A new survey of high-ranking state education officials finds that most see little chance the Common Core State Standards will be "reversed, limited or changed in some way" in their states during the 2013-14 school year, and downplays the threat posed by state-level opposition to the common standards.
The survey, just published by the Center on Education Policy, based at George Washington University, received responses from deputy superintendents of education or their designees in 40 of the 46 common-core states and the District of Columbia from February through May of this year. All but one of the respondents come from states that have adopted both the English/language arts and math standards; one has adopted only the ELA standards. (This last state isn't mentioned by name, but process of elimination tells you that it's Minnesota, since it was the only state to adopt the ELA standards but not the math standards.)
Of those responding, 37 deemed it "not likely" that the common core will be dropped or dramatically altered by their states in the coming school year; two said they "don't know" if they will; and only one state considered it "somewhat likely." (Again, this particular state is not identified, but this time there's no immediately apparent way to identify it).
Not one of those responding said that "overcoming resistance from within the K-12 system" to the common core constituted a major challenge for the standards.
"We found that, while there might be resistance to the common core, it isn't coming from state education agencies," Maria Ferguson, CEP's executive director, said in a statement accompanying the report. "State leaders are more focused on finding resources and guidance to carry out the demanding steps required for full implementation."
As for state agencies overcoming resistance from within their K-12 systems, here's how it's viewed by the K-12 leaders surveyed:
Indeed, opposition to the common core and concerns about how the common-core assessments will be used has come from a variety of sources, including tea party groups and American Federation of Teachers President Randi Weingarten. But state education agencies don't really seem to fit into that chorus.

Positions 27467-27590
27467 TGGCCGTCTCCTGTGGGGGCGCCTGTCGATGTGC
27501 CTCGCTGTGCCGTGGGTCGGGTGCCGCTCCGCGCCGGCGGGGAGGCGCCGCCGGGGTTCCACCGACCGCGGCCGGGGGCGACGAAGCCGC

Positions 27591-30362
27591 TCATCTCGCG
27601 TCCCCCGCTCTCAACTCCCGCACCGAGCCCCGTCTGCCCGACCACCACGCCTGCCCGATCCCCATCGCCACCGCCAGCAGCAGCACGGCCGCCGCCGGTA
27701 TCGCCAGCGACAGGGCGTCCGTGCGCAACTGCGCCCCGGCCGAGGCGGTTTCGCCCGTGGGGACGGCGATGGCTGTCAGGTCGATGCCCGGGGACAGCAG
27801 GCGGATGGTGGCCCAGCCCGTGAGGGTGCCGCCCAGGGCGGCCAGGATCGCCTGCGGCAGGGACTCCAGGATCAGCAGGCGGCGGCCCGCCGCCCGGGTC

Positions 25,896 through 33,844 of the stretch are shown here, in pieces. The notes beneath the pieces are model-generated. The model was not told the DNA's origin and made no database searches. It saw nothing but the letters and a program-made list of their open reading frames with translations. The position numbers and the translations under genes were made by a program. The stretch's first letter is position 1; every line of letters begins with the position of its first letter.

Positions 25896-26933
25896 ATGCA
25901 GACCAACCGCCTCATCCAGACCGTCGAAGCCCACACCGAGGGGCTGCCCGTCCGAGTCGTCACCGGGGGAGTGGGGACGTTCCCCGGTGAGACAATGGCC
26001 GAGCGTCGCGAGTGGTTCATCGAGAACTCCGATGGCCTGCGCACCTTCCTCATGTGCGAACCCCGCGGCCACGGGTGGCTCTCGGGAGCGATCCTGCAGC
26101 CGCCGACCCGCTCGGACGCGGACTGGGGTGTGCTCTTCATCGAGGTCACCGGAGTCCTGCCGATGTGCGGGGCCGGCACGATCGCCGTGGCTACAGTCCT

CEP also broke down to what degree the state education leaders felt threats to the common core from outside the K-12 system, not counting higher education. Here's how the state officials viewed that situation (the center included only 39 responses for this particular question):
Two of those responding also said that overcoming common-core resistance from institutions of higher education would be a "major challenge." Three said it was "too soon to tell" if colleges and universities would cause a problem for common-core implementation. The remainder said that particular obstacle was minor or non-existent. The source of tension might be changes the common core could trigger in teacher preparation programs, or just skepticism from the higher education community about the standards in general.
The report also connects the common core to federal policy activity, such as the renewal of the Elementary and Secondary Education Act. Thirty of the state education officials, for example, said they supported revisions to Title I funding in the ESEA to help teachers in Title I schools teach the standards. Interestingly, while 33 said federal funds should provide general assistance to states to implement the common core, two respondents said they do not want federal assistance for their transition to the standards.
And of the 29 responding from states with waivers from portions of the No Child Left Behind Act, 22 said the waivers were, in fact, helping them implement the common core.
The political environment around common core is still in flux, and if some political activists have their way, some of those tall bars in the graphs cited above will start to tumble. How much the political environment for common core has changed since the time of the survey is a matter for debate. But the numbers do appear to indicate that common core support among folks at the levers of power in states remains pretty solid. The question is, will state legislators or others take key decisions out of their hands?
To read the entire report, click the link: "Year 3 of Implementing the Common Core State Standards: State Education Agencies Views on the Federal Role." (Charts via chartgo.com)